Culture Club

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Franklin Delano Roosevelt’s first vice president was John Nance Garner. Like many of his fellow Texans, he was a straight shooter. Direct and unfiltered. And he wasn’t fond of his job. Pondering his time as VP, he said he had “spent eight long years as Mr. Roosevelt’s spare tire.” He summed it up declaring that “the Vice Presidency isn’t worth a pitcher of warm spit.”

Another of Garner’s famous quips was “the trouble today is that we have too many laws.” An evergreen sentiment, it seems. There certainly are a lot of laws in the business world. There are federal, state, and local laws, and plenty of rules and regulations regarding accounting, employment, safety, and the environment. It’s not hard to understand where Mr. Garner was coming from.

Beyond the legal framework, there are the dozens of eponymous laws, the adages, principles, and maxims that are named after someone. Like Murphy’s law: everything that can go wrong, will go wrong. Wikipedia lists almost 200 of these gems. There’s Occam’s Razor: the simpler solution is preferrable. And a recent popular favorite, the Dunning-Kreuger effect: which notes that unskilled people are inclined to overestimate their knowledge.

In the leadership world there’s the Peter principle: every employee rises to their level of incompetence. When it comes to getting things done, it’s Parkinson’s law: work expands to fill the time available. In the compensation world Goodhart’s Law is often cited: when a measure becomes a target, it ceases to become a good measure. And in the online world, there’s Godwin’s law that states that the longer an internet discussion goes on the likelihood of someone referencing Nazis or Hitler approaches certainty. 

When it comes to the output of an organization, few are more succinct and accurate than Melvin Conway. Conway is a legendary computer scientist active in the field for over 50 years. In 1967 he observed that the product of an organization is a copy of the communication structure of that organization.

Though Conway was referring to software, the principle applies far more broadly, to almost every business and organization. Simply put: you ship your culture. Regardless of your product or service, your industry or medium, the output reflects the culture that built it. And that’s what this is all about.

This is Leading Smart, the show about Managing in the Brainpower Age. It’s a field guide to the joys and challenges of leading and working in the modern workplace. I’m Chris Williams, your guide to the stories and ideas that I hope will inspire you to be a better leader in the world of knowledge work.

This episode begins a series on organizational culture. We begin by examining what makes up the culture of a workplace. This is Episode 233 ­– Culture Club.

I was confused about what organizational culture is for over thirty years. 

When I first did summer jobs, I was treated as if I was disposable, and most organizations I saw were pretty terrible workplaces. Whether it was construction or factory work, I did my best to get along. I tried hard to be a member of the club. Even though the mood and work ethics were often toxic.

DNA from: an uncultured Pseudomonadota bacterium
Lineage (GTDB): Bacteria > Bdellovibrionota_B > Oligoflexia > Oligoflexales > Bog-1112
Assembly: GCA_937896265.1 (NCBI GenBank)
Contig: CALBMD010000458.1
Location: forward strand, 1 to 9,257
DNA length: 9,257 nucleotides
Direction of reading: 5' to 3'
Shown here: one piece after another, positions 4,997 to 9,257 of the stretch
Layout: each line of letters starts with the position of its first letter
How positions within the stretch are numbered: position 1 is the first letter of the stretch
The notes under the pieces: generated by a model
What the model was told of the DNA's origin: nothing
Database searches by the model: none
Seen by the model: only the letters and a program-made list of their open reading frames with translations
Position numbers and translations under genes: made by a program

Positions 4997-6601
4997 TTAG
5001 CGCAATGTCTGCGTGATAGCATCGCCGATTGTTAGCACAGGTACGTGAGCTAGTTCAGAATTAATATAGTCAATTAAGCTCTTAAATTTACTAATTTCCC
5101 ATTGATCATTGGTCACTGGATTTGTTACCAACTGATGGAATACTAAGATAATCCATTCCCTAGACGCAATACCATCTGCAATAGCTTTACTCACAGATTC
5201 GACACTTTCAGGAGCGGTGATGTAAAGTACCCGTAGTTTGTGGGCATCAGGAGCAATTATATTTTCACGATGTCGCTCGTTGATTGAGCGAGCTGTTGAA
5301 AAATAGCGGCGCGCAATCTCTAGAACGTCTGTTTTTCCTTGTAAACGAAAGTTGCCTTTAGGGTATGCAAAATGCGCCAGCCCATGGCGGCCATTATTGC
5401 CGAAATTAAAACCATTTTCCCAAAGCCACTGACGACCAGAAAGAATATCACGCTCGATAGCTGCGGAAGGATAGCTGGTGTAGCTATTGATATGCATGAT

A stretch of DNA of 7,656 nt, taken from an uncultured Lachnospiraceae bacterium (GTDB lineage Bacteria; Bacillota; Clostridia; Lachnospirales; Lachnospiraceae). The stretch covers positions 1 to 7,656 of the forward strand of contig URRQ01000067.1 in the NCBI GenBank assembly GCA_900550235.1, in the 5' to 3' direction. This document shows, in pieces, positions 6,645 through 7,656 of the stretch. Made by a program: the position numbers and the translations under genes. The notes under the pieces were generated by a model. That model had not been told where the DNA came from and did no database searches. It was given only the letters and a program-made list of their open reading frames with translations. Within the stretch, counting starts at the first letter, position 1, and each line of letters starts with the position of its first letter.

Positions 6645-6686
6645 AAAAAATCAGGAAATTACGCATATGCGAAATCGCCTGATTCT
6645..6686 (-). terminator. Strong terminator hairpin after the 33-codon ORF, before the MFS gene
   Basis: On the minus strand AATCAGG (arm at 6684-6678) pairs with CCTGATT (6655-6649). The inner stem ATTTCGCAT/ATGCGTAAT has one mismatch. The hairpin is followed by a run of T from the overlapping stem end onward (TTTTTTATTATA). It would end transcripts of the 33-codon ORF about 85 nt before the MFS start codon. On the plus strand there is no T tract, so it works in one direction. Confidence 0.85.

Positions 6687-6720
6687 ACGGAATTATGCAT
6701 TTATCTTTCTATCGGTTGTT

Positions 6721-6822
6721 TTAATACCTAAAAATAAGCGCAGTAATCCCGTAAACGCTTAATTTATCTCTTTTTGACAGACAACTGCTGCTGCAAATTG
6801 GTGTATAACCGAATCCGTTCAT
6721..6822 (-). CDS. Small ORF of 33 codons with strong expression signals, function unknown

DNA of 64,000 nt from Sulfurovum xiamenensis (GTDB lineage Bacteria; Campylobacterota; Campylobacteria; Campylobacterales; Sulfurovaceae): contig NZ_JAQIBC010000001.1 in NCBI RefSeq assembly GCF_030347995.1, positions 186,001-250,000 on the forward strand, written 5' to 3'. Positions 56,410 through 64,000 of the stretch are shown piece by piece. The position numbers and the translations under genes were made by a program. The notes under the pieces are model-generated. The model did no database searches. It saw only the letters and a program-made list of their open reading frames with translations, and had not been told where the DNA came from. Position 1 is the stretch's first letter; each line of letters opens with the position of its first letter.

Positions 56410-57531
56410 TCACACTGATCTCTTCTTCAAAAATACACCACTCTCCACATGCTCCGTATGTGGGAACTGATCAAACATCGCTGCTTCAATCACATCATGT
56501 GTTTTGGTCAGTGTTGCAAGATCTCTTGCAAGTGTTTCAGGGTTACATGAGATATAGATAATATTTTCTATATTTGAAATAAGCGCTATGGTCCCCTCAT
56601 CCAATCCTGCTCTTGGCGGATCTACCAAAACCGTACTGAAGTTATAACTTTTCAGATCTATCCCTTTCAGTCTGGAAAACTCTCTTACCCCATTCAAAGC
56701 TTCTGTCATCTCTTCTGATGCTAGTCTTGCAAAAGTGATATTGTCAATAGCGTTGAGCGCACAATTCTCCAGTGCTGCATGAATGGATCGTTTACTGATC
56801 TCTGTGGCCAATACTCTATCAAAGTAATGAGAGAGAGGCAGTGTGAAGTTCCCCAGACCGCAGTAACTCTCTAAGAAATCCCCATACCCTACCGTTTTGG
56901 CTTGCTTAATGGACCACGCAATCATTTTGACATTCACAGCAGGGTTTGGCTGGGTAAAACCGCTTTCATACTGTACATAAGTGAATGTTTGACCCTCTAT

When I worked for Burns Security both in the summer and while at the University of Michigan, everyone was a criminal, both the people we were protecting against and the employees. Behind the uniforms and the militaristic structure was a stench of: trust no one. It made for a pretty depressing workplace.

When I worked for the car stereo company, as I noted way back in episode one, the store manager was a huge, loveable guy who laughed and drank his way through the day. Work was fun, we treated our customers with the same attitude, and even though I had to fire a lot of people, it was a great place to work.

At Fox Software, there was excitement in the air. The momentum was palatable, we were building great software and it was getting noticed. Even the bellowing of a demanding boss couldn’t kill it entirely. Yet, it was interesting to see how the mood changed depending upon the presence or absence of a single person.

But it wasn’t until I got to Microsoft that I started to draw the connection between a team’s culture and its output. My role as Director of Development, responsible for company-wide best practices, gave me a unique perch. It let me see the entire breadth of the many teams and I could draw a fairly straight line from culture to product. The Windows team had a raw culture that worked hard and played hard. The products reflected that boy’s club tone. The Office team was all business and process, much like their products and their customers. The nascent games and consumer group was jovial and fun, often bumping against the more hardcore tone of the rest of the company.

My best practices research made clear there was a general ethos to the larger organization, and yet each leader, product, even target market, helped define the individual culture of a team. Further, the match between organizational culture and market was a fairly accurate measure of success. When the match was good, so was outlook for the product.